Best time to visit South America
There's a time for everything on a continent contrasting humid tropics and scorching desert with Andean and Antarctic cool.
Its vast size and altitude contrasts means there is no single best time to visit South America. June, for example, offers cool, dry weather in Galapagos, steamy 30°C in the Amazon – but snow and ice will shut down much of southern Patagonia – which is best visited from Nov-Feb. Steep contour shifts can mean balmy temperatures on Chile's coast but snowy 5,000m chill just 100km away. September/October offers a good balance in many places, with generally comfortable spring temperatures and dry weather. But check specific locations – even within the same country – to help you set nature's thermostat to suit yourself during trips.
When to visit South America
Our South America Holidays
The Amazon is always warm and humid, with temperatures from 20s - high 30s. For trekking, avoid the wet season from January to May when the forest floods and you’ll be travelling by canoe. It’s also very humid with rain falling mainly in the afternoon. More details about the Amazon here
The world's driest desert isn't all about year-round baking heat. Its high altitude on an Andean plateau with peaks rising above 6,000m means cold nights and snow at higher altitudes. September-October can sometimes bring spring rains that spark stunning floral blooms in southern Atacama. More details about Atacama here
Straddling the equator, Ecuador's seasons are wet v dry rather than summer and winter – but none extreme enough to disrupt travel. Mid-June to early September are the busiest months, along with late December to early January. The Andes will get chilly, especially at night, while May, June and August are the wettest months in the Tena region of the Amazon. More details about Ecuador here.
4. The Galapagos
Seasons split into cool and dry (June-November) and warm and wet (December-June). The warmer season is arguably the best time to visit, as rain tends to fall in sharp bursts and leaves clear skies – though these islands are idyllic year-round. More details about the Galapagos here.
5. Iguazu Falls
Dec-Feb sees the heaviest rains (and crowds). But while rain is good for the most impressive cascade volume plus getting-happily-soaked boat jaunts, it may also render San Martin Island and surrounding forest trails inaccessible. The driest months, meanwhile, can significantly reduce the flow of the falls. The best compromise for impressive water levels plus a decent chance of blue skies is Mar-Ap and Aug-Sep. More details about Iguazu Falls here.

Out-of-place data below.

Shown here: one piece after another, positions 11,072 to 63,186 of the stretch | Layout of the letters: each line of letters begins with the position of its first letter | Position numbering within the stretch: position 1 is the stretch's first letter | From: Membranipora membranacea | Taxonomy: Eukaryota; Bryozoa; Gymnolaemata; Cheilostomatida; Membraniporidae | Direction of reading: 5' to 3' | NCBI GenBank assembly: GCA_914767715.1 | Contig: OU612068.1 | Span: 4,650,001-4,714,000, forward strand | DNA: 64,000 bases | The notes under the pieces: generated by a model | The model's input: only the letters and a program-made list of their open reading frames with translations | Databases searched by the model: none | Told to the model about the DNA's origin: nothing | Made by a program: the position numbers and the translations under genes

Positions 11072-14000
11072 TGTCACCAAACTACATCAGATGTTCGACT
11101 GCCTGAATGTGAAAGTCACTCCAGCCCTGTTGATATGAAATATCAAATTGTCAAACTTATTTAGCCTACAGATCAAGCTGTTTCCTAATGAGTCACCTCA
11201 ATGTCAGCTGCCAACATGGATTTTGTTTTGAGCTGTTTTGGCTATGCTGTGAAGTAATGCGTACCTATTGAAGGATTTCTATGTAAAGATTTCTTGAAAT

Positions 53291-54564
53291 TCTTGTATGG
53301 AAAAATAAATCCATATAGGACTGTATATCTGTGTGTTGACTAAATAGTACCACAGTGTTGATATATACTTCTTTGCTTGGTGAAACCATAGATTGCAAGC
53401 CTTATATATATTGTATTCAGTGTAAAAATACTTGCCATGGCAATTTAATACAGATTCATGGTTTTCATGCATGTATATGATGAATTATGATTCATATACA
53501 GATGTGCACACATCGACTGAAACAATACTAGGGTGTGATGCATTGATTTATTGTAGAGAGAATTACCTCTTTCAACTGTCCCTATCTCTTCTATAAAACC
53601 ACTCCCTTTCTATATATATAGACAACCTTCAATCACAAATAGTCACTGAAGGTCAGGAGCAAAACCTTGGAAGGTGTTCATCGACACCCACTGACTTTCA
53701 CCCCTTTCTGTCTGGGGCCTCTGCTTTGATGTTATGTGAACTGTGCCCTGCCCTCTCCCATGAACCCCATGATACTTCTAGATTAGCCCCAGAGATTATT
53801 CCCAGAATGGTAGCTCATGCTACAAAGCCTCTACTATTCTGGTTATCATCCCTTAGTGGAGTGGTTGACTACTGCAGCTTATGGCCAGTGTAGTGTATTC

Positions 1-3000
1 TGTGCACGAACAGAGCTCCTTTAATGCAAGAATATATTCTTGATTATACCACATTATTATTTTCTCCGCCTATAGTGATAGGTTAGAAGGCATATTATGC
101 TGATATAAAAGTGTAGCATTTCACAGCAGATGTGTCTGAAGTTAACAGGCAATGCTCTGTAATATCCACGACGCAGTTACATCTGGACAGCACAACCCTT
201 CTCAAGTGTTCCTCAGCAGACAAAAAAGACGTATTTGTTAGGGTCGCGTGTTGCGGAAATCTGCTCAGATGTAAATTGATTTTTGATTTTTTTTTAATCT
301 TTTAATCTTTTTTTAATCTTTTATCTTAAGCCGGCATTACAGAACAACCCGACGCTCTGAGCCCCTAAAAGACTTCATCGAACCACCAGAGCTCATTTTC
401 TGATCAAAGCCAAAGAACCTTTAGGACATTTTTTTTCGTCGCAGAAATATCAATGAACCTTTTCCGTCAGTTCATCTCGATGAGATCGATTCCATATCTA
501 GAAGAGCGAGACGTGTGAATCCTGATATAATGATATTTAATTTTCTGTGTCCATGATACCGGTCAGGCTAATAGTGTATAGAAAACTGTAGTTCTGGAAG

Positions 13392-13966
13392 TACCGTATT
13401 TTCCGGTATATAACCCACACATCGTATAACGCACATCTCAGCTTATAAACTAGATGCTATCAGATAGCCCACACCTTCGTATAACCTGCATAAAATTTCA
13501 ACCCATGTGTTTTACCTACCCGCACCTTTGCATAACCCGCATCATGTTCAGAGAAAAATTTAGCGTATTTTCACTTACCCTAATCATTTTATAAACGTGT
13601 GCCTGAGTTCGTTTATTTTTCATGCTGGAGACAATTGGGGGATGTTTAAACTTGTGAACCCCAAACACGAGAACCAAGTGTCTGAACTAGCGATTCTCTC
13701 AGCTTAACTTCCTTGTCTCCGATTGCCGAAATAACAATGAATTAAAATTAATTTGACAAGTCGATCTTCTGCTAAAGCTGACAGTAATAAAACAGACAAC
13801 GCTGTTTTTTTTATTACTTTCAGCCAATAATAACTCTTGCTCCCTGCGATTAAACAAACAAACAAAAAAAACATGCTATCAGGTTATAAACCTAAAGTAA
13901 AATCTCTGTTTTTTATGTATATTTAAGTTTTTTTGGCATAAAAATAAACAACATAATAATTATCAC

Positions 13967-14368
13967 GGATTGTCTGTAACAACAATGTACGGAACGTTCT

6. The Pantanal
Sep-Oct is a good time to visit this Brazilian wetland paradise – avoiding major holidays, the chilly southern winter and soggy season – when many access roads are closed. Wildlife clusters along the riverbanks in the dry season, and there is less vegetation to obscure your view. More details about the Pantanal here.
Temperatures peak in December and January – but so do crowds and prices. Oct/Nov is generally good for clear skies, spring blooms and fewer crowds. September is notoriously windy, while the winter is cold but often dry and calm – ideal to kayak amid icebergs! The summer months see much of the south snowbound and inaccessible. More details about Patagonia here.
If you'd like to chat about South America or need help finding a holiday to suit you we're very happy to help.
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Guy Marks from our supplier Tribes Travel suggests the best time to see Brazil's wonderful wildlife:
“The Pantanal is seasonally flooded so there are islands of dry land where the wildlife concentrates. There’s only one road down there so in the very wet season it’s hard to access – it's certainly more difficult to see jaguars, you can’t drive anywhere, and you’ve got to travel by canoe. You can do horse rides – canters through deep water are fantastic – but you want to go in the dry season really, from July until October.
If you want to go to the Amazon it doesn’t really make much difference when you go; it’s the rainforest so it rains all year. There is high water and low water, but there are advantages to both. In low water you get more walks through the forest, and at high water (Jan-May) as much as ten metres of water rise through the forest – which means you’re ten metres higher into the canopy when you’re in a boat. So the animals that live in the canopy are not absolutely miles away – you can see them much closer!”
Elena Larkin from our supplier Natural World Safaris is originally from Lima, and she shares her best time to visit Peru's magnificent highlands:
"For me personally, the best time to see the mountains is mid-late April, because it's after the rainy season and everything is green. But it's the end of summer, so it's still a bit warmer. My least favourite time is July and August when they are filled with local families as well as tourists - it's too crowded, and very cold. Also, if you arrive in Lima during April, it's just finishing summer - so it doesn't have the grey skies you can expect to find there for the rest of the year."
Festivals & events
Did you know about...?
The Rio Carnival is famous but you may have more fun and feel less touristy joining Brazilian street parties in African-influenced Salvador or boho colonial Paraty, where incredible celebrations avoid Rio's hype (and price hikes). Other countries party too. In Argentina, top Carnevale spots are the colonial northern cities of Corrientes and Gualeguaychu, with parades over several weekends.
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